In this talk, I will describe the “Apache SNAFU” described in the SNAFU Catchers’ Stella Report, sharing my experiences as the instigator of that snafu and walking through the lessons that can be learned from such an event. Takeaways will include ideas for how to design tools, processes, and systems in ways that maximize the resilience and responsiveness of humans throughout engineering organizations.

Ryn Daniels, Staff Infrastructure Engineer @travisci

1:40pm - 2:30pm

Using Chaos To Build Resilient Systems

There are those of us that are motivated to build resilient systems, improve uptime, move fast and keep systems reliable. Then there are those of us who feel overwhelmed by our to-do lists and the features or projects we feel we need to get out the door. 

The world needs more resilient systems because the world needs engineers in this for the long haul. We can create a better future for ourselves, those who come after us, our customers and our wider teams by focusing on building resilient systems. How do we make it easier for everyone to build resilient systems? 

It is not easy to build resilient systems, but that doesn’t mean we shouldn’t try. Engineers love a technical challenge. In this talk I will explain how focusing on the detection, mitigation, resolution and prevention of incidents is a great place to start. I will share my experiences using chaos engineering to build resilient systems... even when you can’t build your systems from scratch.

Tammy Butow, Principal Site Reliability Engineer @Gremlin

2:55pm - 3:45pm

UNBREAKABLE: Learning to Bend but Not Break at Netflix

How do you gain confidence that a system is behaving as designed and identify vulnerabilities before they become outages? You may have thought about using chaos engineering for this purpose, but it’s not always clear what that means or if it’s a good fit for your system and team.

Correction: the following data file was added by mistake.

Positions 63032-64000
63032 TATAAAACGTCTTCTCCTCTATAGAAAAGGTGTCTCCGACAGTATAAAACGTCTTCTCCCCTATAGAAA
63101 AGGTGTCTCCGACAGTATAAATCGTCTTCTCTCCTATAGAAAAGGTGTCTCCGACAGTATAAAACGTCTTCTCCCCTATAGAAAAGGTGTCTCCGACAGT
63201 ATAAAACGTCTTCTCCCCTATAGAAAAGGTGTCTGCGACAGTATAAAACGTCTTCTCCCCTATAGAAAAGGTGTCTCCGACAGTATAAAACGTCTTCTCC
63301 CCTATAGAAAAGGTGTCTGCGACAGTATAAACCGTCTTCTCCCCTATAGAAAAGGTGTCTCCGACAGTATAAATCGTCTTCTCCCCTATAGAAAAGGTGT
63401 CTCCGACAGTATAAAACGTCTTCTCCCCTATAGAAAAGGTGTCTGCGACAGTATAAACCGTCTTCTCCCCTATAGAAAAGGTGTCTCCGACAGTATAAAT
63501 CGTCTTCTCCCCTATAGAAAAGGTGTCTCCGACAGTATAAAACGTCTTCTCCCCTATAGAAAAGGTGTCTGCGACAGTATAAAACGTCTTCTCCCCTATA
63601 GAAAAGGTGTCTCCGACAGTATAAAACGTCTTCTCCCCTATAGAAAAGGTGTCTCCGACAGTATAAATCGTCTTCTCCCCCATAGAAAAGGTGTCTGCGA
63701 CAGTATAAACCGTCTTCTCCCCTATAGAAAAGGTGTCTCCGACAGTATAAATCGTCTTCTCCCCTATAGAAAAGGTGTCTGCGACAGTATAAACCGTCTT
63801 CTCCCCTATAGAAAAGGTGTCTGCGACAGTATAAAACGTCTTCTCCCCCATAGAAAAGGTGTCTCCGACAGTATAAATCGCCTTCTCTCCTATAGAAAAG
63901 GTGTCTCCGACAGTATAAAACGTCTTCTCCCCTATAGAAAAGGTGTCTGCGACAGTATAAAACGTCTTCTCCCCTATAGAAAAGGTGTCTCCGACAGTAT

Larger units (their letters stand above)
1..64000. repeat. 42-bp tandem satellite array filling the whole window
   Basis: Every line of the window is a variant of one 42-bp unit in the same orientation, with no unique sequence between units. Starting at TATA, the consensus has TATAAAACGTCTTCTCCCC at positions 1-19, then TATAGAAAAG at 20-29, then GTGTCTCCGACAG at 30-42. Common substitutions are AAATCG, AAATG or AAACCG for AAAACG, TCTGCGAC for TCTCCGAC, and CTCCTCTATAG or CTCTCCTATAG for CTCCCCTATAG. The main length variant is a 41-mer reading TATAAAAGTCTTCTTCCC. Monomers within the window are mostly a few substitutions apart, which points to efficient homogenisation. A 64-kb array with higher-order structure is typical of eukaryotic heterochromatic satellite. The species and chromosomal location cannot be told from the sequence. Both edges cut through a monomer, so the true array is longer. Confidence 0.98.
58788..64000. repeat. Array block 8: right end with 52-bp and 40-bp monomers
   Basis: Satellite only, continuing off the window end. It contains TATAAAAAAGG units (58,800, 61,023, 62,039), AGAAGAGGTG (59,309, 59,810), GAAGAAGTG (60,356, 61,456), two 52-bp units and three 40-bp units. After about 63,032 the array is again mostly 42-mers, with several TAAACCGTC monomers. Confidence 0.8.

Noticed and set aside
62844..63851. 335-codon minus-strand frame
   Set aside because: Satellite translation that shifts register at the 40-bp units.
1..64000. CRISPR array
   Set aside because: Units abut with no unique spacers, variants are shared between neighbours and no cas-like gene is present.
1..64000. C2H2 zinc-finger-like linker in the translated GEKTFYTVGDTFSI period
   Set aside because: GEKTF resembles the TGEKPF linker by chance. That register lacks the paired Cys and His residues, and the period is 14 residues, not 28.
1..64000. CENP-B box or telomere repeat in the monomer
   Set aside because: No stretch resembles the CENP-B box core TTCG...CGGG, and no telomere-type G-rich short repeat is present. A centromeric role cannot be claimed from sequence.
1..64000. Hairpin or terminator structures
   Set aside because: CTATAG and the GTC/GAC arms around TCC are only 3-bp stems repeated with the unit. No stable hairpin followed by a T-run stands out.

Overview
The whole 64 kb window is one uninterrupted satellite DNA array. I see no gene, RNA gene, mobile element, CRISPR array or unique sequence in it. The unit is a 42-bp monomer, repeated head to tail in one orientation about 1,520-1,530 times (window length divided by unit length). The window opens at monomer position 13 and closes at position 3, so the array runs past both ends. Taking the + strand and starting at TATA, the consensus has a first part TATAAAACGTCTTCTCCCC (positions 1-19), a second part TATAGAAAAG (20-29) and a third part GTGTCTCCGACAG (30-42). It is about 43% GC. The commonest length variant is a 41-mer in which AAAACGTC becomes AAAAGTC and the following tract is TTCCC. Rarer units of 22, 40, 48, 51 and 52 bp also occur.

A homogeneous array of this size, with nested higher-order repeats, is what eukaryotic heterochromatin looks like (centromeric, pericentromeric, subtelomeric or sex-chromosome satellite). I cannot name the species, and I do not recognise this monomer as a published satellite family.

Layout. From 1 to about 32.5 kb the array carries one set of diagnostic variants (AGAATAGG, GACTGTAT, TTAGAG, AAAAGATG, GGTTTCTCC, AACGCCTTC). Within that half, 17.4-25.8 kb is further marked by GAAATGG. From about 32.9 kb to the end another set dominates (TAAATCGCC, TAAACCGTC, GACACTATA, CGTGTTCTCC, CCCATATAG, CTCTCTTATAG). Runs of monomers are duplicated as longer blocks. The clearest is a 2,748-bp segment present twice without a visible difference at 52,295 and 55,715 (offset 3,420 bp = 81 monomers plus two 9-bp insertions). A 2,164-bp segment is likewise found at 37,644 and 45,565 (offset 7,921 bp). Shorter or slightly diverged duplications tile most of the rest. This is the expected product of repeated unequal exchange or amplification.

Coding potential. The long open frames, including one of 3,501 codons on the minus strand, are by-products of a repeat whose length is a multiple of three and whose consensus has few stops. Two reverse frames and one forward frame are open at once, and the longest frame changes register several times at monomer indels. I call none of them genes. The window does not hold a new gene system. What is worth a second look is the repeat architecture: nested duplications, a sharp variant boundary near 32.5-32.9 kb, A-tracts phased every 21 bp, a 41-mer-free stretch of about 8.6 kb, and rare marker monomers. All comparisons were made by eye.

My experience at Netflix has led me to embrace chaos engineering to build more resilient distributed systems. I will share examples of chaos experiments which identified problems and built confidence in our resilience mechanisms, as well as several challenges, lessons, and benefits we have encountered while scaling chaos engineering across Netflix.

Key Takeaways

  1. How Chaos experiments complement other types of testing.
  2. How your perspective of Chaos engineering changes as your role and services evolve.
  3. How Chaos engineering can be used to gain confidence in platforms, configurations, and resiliency mechanisms.
  4. Lessons automating Chaos experiments safely and effectively.

Haley Tucker, Senior Software Engineer, Chaos Engineering @Netflix

4:10pm - 5:00pm

Have You Tried Turning It Off and On Again?

Would you jump on this train of thought for a moment and see if you agree? Let’s say you have some number of computers. It could be three, it could be kerjillions, the number probably doesn’t matter too much for this thought experiment. Now lets say you have a number of people, probably closer to three than kerjillions, but find a number that works for you. And these people are tasked with making those computers function together in an resilient fashion in the real world. Can we agree that how the people operate the computers in production can have a significant impact on the resilience of the system? Almost obvious, no? 

But much less obvious are the deeper questions like: what are the characteristics of an operations practice that actively influence a system towards greater resiliency? Which practices (lets call them “operations theatre”) pretend to assist us in this goal but really work against us? In this talk not only will we uncover the answers, but we’ll use concrete examples from the breadth of the Site Reliability Engineering discipline to illustrate just how they work.

David Blank-Edelman, Senior Cloud Ops Advocate @Microsoft